by Sophia Oikonomou
The International Congress of Cretan Studies has become an important cultural event in Greece during the last 35 years focusing its interest on various aspects of Cretan life.
The first International Congress of Cretan Studies took place at Heraklion in September 1961. It was Andreas Kalokairinos together with a group of young intellectuals who planned and organised that first congress, the main interest of which was studies regarding the island of Crete. This same group of people had already succeeded in publishing the first periodical for Cretan studies, Kretika Chronika (the first issue appeared in 1947 and it is still being published). They also founded the Society of Cretan Historical Studies (EKIM) in 1951 and two years later the Historical Museum of Crete, one of the most important museums in Greece today.
Since then, eight successful congresses have been organised, one every five years in the capital cities of the prefectures of the island of Crete. Mainly EKIM together with other cultural societies of the island organise these congresses. The number of participants keeps growing as well as the number of papers given and of the pages of the congresses’ proceedings.
This year’s congress that took place in Heraklion and was organised by the Society of Cretan Historical Studies (EKIM), was attended by 350 participants from eighteen different countries and 290 papers had been delivered regarding archaeology, history, literature, language and folklore tradition of Crete.
The innovation at this congress was the appointment of a main theme which was “Private Life in Crete”. The appointment of a main theme was thought necessary for the congress to acquire a coherence since it presents an unavoidable heterogeneity because of the large number of participants and of the different periods of Cretan history covered. Most of the papers conformed to that direction.
The proceedings were divided as in the previous congresses in three sections which correspond with the three main periods of Cretan history : the prehistoric and ancient Greek period (section A’), the Byzantine and Venetian period (section B’) and the modern period (section C’).
Three keynote speeches on the main theme were given on the first day of the congress: “Everyday life in Minoan Times” by Professor Peter Warren (section A’), “Everyday life in Crete under Venetian rule: Existing research and prospects for the future” by Professor Chryssa Maltezou (section B’) and “Information on the everyday life of Cretans, drawn from unpublished material held by the Folklore Centre of the Academy of Athens” by Dr. G. Aikaterinidis (section C’).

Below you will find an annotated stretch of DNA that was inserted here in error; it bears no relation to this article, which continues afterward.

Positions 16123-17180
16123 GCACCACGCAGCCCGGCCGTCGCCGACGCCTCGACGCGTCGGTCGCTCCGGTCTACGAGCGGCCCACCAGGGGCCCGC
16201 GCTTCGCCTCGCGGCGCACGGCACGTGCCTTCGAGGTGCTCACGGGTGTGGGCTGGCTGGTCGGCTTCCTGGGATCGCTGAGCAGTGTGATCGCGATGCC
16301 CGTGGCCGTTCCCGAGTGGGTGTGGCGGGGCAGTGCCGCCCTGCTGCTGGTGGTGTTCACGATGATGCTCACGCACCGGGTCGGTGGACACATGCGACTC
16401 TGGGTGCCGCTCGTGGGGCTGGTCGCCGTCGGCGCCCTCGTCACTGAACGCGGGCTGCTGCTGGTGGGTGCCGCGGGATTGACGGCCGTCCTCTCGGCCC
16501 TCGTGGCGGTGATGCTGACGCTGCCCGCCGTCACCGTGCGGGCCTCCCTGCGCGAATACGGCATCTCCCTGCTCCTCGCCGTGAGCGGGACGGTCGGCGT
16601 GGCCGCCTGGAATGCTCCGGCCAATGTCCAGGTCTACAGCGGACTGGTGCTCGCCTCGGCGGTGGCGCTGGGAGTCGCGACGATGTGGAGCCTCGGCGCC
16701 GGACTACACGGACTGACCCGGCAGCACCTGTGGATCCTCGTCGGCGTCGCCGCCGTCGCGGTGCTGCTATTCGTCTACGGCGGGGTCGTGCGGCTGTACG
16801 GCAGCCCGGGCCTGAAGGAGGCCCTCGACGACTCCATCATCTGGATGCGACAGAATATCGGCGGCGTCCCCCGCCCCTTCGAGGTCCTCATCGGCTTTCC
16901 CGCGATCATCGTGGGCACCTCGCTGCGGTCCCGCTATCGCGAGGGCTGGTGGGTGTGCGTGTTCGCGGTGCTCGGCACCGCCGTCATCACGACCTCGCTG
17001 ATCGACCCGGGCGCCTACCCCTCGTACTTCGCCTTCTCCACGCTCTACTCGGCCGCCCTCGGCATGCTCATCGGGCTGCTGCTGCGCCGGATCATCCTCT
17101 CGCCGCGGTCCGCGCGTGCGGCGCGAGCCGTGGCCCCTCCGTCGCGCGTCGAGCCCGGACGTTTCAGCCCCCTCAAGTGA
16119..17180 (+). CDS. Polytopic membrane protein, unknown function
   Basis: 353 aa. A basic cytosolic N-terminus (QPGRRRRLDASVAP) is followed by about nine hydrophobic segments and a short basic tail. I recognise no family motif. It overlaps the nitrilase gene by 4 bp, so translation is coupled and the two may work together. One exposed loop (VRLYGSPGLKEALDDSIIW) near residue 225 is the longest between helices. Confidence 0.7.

The largest number of papers given were of section A’ and they referred to Minoan religion, script, architecture and ceramics. Presentations on undergoing excavations were very interesting as well as on activities and establishments of the Minoans outside Crete. In section B’ papers regarding Byzantine Crete and especially its architecture, iconography, pottery, inscriptions and literature were very important and stimulating, while the ones given on the Venetian period were many more in number. The identification of the first signed work of Domenico Theotokopoulos was the subject of one of the most impressive papers given in the congress. Section C’ presented the smaller number of papers regarding the study of literature and language.
This 1996 Congress was enriched with presentations by the Foundation of Research and Technology-Hellas (FORTH) on technology in archaeological and historical research: a)”Applications for Lasers in the Maintenance and Presentation of Monuments and Works of Art” by Professor K. Fotakis and Dr. B. Zaphiropoulos, b)”Cultural Information Systems” by Professor P. Constantopoulos. These presentations were enthusiastically welcomed by the audience of all three sections.
The participants of the congress and their companions had the opportunity to attend receptions and other activities: excursion to Piskopiano and tour of its Agricultural Museum, tour of the new exhibition rooms at the Historical Museum of Crete in Heraklion, excursion to Rethymnon and tour of the local Museum of History and Folklore, and excursion to Gortyna with a visit to the excavation at the Praetorium and the early Christian Basilica in Metropolis conducted by the archaeologists excavating there. In addition a performance of G. Chortatzis’ “Erophili” by the Municipal Regional Theatre of Crete directed by Spyros Evangelatos and a concert by the Polyphonia choral group entitled “Franciscus Leondariti and his Time” were two more activities offered.
Proceedings are expected to be published in two year’s time while the IX International Congress of Cretan Studies will be held in 2001 at Hagios Nikolaos or Ierapetra of Lassithi prefecture.
For further information on the congress and its proceedings you may contact:
The Society of Cretan Historical Studies (EKIM)
Historical Museum of Crete
Lysimahou Kalokairinou 7
71202 Heraklion Crete
Het VIIIste Internationale congres over Kretenzische Studiën, Heraklion Kreta, 9-14 september 1996
Elke vijf jaar wordt sinds 1961 dit internationale congres op Kreta georganiseerd. Dit jaar was er een innovatie in de vorm van een centraal thema: privéleven op Kreta. Er waren 350 deelnemers op dit congres. Over ongeveer twee jaar zullen de artikelen gepubliceerd worden, en in 2001 vindt het negende congres plaats in Hagios Nikolaos, of Ierapetra.